Saturday, 29 September 2018

Why groups form

Why groups form is a basic question in sociobiology.

Biologists recognise a number of common reasons why groups form - which include:

  • Raising offspring;
  • Safety in numbers;
  • Hunting in packs;
  • Gathering to mate;
This post will attempt to find general versions of these ideas that cover most of the reasons why groups form in nature.

  1. Kin selection - Family groups are some of the most common reasons why groups form in nature. Theres a well-established theory which covers this: kin selection. My main comment here is to say that a symbiosis-aware version of kin selection theory is needed. Groups can form not because their members are kin, but because their members' symbiotic partners are kin. This idea should be taken to cover shared cultural symbionts as well.

  2. Combined power - groups are often stronger and more capable than their individual members. They can do things which individuals cannot. For example, 10 ants may be able to transport a leaf which no single ant can lift. Groups are thus biology's multipliers. Groups can build bigger and better nests than individuals can. A pack of animals is can tackle larger prey than a single hunter. Similarly, a herd of animals can often mount a better joint defense against predators than a single animal can manage. Combining power does not require synergy - where the group is stronger than the sum of its component parts. Additivity (or worse) can still be enough. The term "power": is intended to refer to motor power, sensory power, compute power - or some combination of these.

  3. Sharing information - groups often form in order to share information between their members. One classical way in which this hapens is the group members share their genes with other group members by having sex with them. This happens on leks for example. This is part of the reason why groups consisting of members of the same species form so frequently. We clearly need a symbiosis-aware version of this idea. Hosts may form groups not so they can have sex with each other, but so their parasites or symbionts can have sex. Indeed, it isn't just sex - groups can form so that individuals can transmit their symbionts to others who don't yet have them, or so individuals can gain symbionts from others. Cultual symbionts also need to be included. For example, when Catholic groups form, one thing that happens is that the Catholic memes get to meet and mate with other Catholic memes. Some other things happen as well - which could be characterized as "collect the full set" and "get the latest upgrades". Those with incomplete sets of Catholic memes can get new synergetic meme partners. Those with out-of-date Catholic memes can upgrade to the latest versions. A good generalized version of these ideas is to say that groups sometimes form in order to share information between group members.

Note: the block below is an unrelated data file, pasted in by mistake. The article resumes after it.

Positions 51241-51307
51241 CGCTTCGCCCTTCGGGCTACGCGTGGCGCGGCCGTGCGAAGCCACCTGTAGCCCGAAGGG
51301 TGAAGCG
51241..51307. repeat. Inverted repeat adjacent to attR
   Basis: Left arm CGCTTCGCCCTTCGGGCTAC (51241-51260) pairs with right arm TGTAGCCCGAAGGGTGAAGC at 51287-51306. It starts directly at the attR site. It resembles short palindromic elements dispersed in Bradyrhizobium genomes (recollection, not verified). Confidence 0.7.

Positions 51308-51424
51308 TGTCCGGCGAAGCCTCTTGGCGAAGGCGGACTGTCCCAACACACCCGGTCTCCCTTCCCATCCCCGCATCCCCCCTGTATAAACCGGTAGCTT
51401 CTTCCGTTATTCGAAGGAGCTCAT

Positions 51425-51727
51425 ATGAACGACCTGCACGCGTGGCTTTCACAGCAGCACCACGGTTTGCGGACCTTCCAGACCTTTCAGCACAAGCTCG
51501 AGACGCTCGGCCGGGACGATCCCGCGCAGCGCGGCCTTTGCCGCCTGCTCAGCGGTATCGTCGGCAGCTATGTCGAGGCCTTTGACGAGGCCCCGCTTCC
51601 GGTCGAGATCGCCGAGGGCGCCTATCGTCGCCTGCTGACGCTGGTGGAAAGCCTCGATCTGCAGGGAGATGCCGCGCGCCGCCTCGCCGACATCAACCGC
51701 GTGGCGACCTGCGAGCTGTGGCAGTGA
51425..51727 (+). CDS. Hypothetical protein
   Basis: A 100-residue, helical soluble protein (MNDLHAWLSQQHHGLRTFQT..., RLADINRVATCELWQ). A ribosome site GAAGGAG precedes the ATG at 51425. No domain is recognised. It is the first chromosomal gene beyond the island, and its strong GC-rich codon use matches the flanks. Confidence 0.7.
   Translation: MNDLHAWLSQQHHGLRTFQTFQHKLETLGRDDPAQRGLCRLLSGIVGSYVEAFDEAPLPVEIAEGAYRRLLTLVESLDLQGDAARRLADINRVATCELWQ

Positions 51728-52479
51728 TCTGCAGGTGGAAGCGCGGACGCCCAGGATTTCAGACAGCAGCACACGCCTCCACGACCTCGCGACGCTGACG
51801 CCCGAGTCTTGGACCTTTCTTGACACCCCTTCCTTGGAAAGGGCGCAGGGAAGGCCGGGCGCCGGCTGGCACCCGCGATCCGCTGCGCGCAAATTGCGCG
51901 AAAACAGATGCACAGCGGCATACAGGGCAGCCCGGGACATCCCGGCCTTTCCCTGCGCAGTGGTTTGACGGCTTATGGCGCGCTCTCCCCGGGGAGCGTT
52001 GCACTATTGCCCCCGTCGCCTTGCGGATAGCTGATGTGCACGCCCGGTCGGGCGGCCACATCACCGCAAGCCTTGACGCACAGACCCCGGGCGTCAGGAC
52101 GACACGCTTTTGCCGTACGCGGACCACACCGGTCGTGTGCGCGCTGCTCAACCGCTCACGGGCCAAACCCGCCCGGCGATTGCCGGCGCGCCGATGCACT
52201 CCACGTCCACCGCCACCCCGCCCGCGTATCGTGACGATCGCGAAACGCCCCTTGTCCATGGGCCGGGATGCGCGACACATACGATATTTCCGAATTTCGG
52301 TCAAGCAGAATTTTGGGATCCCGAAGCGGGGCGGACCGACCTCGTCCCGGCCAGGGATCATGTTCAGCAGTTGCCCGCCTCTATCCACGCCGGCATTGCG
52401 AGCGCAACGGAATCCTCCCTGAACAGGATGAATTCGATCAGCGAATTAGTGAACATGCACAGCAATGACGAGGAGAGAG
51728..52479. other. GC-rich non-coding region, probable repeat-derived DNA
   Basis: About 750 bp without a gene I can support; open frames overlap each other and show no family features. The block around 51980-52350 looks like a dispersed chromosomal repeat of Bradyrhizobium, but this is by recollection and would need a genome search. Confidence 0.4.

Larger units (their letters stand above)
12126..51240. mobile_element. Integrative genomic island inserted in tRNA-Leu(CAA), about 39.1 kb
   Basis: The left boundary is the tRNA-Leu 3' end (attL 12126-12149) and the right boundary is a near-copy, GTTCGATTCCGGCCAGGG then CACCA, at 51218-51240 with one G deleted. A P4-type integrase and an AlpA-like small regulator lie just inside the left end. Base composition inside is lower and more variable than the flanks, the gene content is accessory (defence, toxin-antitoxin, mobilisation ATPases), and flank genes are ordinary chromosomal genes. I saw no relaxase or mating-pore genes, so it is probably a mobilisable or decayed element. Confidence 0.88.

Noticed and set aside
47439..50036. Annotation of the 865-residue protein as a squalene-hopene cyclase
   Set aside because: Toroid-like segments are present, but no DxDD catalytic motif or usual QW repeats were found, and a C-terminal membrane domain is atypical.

I don't pretend that these ideas explain all group formation in nature. For an example of group formation which they explain poorly, consider the following article from Ed Yong (2013):

  • Parasites Make Their Hosts Sociable So They Get Eaten

    That's a case of sharing genetic information. However, there the information involved is shared across groups, not between individuals within the group.

    Group selection is sometimes cited as a force driving group formation. However, the claims of group selection advocates seem to be covered by 1 and 2 above - at least if you use a post-1975 version of kin selection theory. The claim that group selection explains things that the 1960s versions of kin selection theory cannot does not seem to be worth very much.

    Though not complete, I think the above principles explain most cases of group formation. The exceptions I am aware of are not far from this framework, but near to the edge of it.

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